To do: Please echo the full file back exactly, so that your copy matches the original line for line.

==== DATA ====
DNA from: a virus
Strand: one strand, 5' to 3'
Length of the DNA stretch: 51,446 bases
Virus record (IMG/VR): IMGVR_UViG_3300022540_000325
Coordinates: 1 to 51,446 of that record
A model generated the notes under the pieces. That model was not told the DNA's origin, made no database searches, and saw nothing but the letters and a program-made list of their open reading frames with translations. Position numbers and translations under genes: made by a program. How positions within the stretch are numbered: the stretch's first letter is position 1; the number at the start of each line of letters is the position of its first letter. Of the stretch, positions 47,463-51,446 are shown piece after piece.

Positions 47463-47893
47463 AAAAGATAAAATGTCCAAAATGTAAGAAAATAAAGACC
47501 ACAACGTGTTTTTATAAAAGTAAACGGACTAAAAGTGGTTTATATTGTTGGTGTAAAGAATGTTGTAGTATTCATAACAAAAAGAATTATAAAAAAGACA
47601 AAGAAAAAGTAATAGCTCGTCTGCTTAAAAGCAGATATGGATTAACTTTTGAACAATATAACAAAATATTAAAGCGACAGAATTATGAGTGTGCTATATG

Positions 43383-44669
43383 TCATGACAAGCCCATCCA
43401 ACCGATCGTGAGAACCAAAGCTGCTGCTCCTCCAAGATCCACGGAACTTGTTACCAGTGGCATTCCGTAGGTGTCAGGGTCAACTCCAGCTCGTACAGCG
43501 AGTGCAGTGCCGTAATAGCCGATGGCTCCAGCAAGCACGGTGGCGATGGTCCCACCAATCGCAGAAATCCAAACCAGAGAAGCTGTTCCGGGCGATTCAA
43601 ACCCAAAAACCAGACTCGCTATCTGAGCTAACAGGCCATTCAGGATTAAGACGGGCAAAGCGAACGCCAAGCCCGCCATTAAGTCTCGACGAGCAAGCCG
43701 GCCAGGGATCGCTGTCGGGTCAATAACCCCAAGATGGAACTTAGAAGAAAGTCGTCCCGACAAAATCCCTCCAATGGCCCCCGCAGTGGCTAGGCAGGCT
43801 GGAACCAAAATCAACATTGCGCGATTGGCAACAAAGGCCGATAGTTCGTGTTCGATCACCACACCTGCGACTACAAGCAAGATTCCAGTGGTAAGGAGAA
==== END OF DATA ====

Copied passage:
DNA from: a virus
Strand: one strand, 5' to 3'
Length of the DNA stretch: 51,446 bases
Virus record (IMG/VR): IMGVR_UViG_3300022540_000325
Coordinates: 1 to 51,446 of that record
A model generated the notes under the pieces. That model was not told the DNA's origin, made no database searches, and saw nothing but the letters and a program-made list of their open reading frames with translations. Position numbers and translations under genes: made by a program. How positions within the stretch are numbered: the stretch's first letter is position 1; the number at the start of each line of letters is the position of its first letter. Of the stretch, positions 47,463-51,446 are shown piece after piece.

Positions 47463-47893
47463 AAAAGATAAAATGTCCAAAATGTAAGAAAATAAAGACC
47501 ACAACGTGTTTTTATAAAAGTAAACGGACTAAAAGTGGTTTATATTGTTGGTGTAAAGAATGTTGTAGTATTCATAACAAAAAGAATTATAAAAAAGACA
47601 AAGAAAAAGTAATAGCTCGTCTGCTTAAAAGCAGATATGGATTAACTTTTGAACAATATAACAAAATATTAAAGCGACAGAATTATGAGTGTGCTATATG

Positions 43383-44669
43383 TCATGACAAGCCCATCCA
43401 ACCGATCGTGAGAACCAAAGCTGCTGCTCCTCCAAGATCCACGGAACTTGTTACCAGTGGCATTCCGTAGGTGTCAGGGTCAACTCCAGCTCGTACAGCG
43501 AGTGCAGTGCCGTAATAGCCGATGGCTCCAGCAAGCACGGTGGCGATGGTCCCACCAATCGCAGAAATCCAAACCAGAGAAGCTGTTCCGGGCGATTCAA
43601 ACCCAAAAACCAGACTCGCTATCTGAGCTAACAGGCCATTCAGGATTAAGACGGGCAAAGCGAACGCCAAGCCCGCCATTAAGTCTCGACGAGCAAGCCG
43701 GCCAGGGATCGCTGTCGGGTCAATAACCCCAAGATGGAACTTAGAAGAAAGTCGTCCCGACAAAATCCCTCCAATGGCCCCCGCAGTGGCTAGGCAGGCT
43801 GGAACCAAAATCAACATTGCGCGATTGGCAACAAAGGCCGATAGTTCGTGTTCGATCACCACACCTGCGACTACAAGCAAGATTCCAGTGGTAAGGAGAA